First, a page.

Music Unites Us helps translate music, cultures
World-renowned Palestinian oudist Simon Shaheen's campus residency to culminate in March 12 concert at Slosberg Music Center
World-renowned oudist and violinist Simon Shaheen will have a brief residency on campus from March 10 to 12 as part of Music Unites Us, a program designed to further understanding and appreciation of different cultures through music.
"It's important to learn about where the music comes from. Music is surrounded by culture," Shaheen says. "From my experience, students aren't that familiar with countries in the East. They don't even know their location."
The residency, called "Simon Shaheen: Heritage Without Boundaries," includes classroom visits during which Shaheen will share his expertise in music and its connections to culture, and culminates in a Western-style concert on Saturday, March 12, at 8 p.m. in the Slosberg Music Center.
Music professor and program founder Judith Eissenberg starts from scratch each semester. She peruses course listings to find opportunities to mesh curriculum, and works with Waltham Public Schools to extend the experience to more than 1,000 teenagers. But from courses like "Palestinian and Israeli Art, Film and Visual Culture" to "Cross-Cultural Art and Aesthetics," every event includes music.
"There's a kind of knowledge that comes out of performances that words can't get to," says Eissenberg.
Describing the sounds of a foreign culture is one thing, but hearing them is another. To the untrained ear, instruments used in Arab music may sound out of tune. It includes quarter- and eighth-notes, which would register halfway between the black and white keys on piano. The tradition is based on rhythmic structures and melodies, not harmony like Western music, and improvisation is central to the tradition.
"While you're waiting to hear a harmony that never comes, you can miss the important parts," says Eissenberg.
It is an idea that extends to people and cultures, Eissenberg says, and she hopes Music Unites Us, now in its ninth year, helps students break down walls between themselves and other cultures.
Even Shaheen's primary instrument, the oud, can help open that door. The oud is a classic Middle Eastern stringed instrument and one of the oldest still in existence. The short-necked, pear-shaped wooden instrument is a precursor to the lute. Modern ouds generally have five paired strings, with each pair sharing a pitch. It has no fret board, allowing a wider range of tones, and unlike the flat-backed guitar, the oud's back resembles a watermelon.
The specifics of the oud may be new to students, but they'll quickly understand the skills needed to play them and how they should sound, says Virginia Danielson, the author of "The Voice of Egypt: Umm Kulthum, Arabic Song, and Egyptian Society in the Twentieth Century," who will give a talk prior to Shaheen's concert on Saturday.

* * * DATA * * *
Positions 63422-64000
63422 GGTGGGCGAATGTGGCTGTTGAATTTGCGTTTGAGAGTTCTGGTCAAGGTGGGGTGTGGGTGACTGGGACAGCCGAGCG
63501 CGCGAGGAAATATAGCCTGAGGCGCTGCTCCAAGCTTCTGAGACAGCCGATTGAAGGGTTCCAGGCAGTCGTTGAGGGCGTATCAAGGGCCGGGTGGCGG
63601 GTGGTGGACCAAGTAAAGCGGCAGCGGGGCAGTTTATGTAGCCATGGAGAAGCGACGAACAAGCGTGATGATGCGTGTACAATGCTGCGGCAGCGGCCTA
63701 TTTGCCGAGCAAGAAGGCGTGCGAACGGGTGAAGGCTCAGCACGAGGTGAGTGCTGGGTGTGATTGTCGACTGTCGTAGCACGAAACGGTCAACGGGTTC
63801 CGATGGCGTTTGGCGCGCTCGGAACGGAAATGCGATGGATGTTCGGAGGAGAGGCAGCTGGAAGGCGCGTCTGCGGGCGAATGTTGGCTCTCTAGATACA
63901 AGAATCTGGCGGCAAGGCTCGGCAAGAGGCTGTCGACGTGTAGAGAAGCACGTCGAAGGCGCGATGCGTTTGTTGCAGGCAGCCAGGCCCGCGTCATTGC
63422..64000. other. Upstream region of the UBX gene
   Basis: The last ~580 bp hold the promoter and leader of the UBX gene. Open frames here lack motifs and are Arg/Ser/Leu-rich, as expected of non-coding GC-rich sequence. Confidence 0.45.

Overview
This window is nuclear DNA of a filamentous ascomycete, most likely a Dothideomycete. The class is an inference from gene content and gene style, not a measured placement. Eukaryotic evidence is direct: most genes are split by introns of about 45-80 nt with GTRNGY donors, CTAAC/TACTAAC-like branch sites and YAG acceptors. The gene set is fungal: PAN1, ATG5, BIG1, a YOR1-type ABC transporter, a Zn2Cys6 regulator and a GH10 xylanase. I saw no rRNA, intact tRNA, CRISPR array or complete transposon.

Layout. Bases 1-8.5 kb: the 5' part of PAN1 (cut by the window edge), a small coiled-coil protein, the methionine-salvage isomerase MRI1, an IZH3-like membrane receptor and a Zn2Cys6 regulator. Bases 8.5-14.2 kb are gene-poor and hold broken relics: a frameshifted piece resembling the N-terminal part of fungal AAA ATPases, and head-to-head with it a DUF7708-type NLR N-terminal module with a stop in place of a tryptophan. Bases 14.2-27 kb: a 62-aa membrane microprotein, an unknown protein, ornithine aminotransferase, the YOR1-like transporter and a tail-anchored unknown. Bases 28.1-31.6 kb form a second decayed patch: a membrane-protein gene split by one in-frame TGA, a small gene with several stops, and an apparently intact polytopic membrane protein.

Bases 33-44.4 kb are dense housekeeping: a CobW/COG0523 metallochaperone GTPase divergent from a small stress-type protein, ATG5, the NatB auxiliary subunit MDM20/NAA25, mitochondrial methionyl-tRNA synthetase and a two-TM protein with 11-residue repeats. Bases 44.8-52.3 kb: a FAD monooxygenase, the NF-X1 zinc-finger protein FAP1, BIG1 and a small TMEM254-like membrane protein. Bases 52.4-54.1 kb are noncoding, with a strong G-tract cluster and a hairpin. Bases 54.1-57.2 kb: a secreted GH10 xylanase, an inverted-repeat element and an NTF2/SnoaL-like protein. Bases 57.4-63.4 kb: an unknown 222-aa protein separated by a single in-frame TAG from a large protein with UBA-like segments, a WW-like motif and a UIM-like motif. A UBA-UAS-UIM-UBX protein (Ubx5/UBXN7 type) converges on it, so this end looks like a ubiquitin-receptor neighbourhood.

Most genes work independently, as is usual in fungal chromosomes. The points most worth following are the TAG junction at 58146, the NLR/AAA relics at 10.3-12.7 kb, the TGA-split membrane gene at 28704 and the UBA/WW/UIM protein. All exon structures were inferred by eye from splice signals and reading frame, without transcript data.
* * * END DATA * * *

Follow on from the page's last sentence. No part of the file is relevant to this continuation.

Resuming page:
"It's not as remote as Peking opera or Australian aborigine, where it challenges your notion of music," says Danielson. "He'll push their understanding and offer something new."
Shaheen says after having lived in the United States for many years, he has a good understanding of how the Western mind thinks, which helps him make the music accessible. He compares the microtones heard in Arab music to Arabic vowels.
"[There are] certain vowels that Americans would have trouble pronouncing," he says. "It's a matter of understanding it and hearing it and practicing it."
Shaheen is well-suited for teaching students about different cultures, having embraced a variety of genres throughout his career. Considered one of the most significant Palestinian musicians of his generation, he founded the Near Eastern Music Ensemble, a group that performs traditional Arab music, nearly 30 years ago.
He's one of only two musicians in the late 20th century to bring Arab music to the Western public, Danielson says. The other is Shaheen's friend Jihad Racy.
In recent years, Shaheen has been playing with Qantara, a band that fuses Arab, jazz, Western classical and Latin American music. Their release "Blue Flame" earned them 11 Grammy nominations and heaps of critical praise.
His musical education goes back to his home of Galilee, where as a five-year-old he began following in the footsteps of his father, a music professor and master oud player.
"When I held and played these instruments, they felt like an extension of my arms," Sheheen has said.
Shaheen studied at the Academy of Music in Jerusalem, where he later taught, and at the Manhattan School of Music and Columbia University. He's released four solo albums, contributed selections for film soundtracks like "Malcolm X" and "The Sheltering Sky," and composed the soundtrack for the United Nations-sponsored documentary "For Everyman Everywhere."
Despite a distinguished career that includes receiving the National Heritage Award at the White House, and playing on such stages as Carnegie Hall, the Kennedy Center or Cairo's Opera House, he still spends about half his time working with college students, in residencies like this one, in workshops and in lectures.
Visit the Music Unites Us website to learn more about the program, find a full schedule of events and ticket information.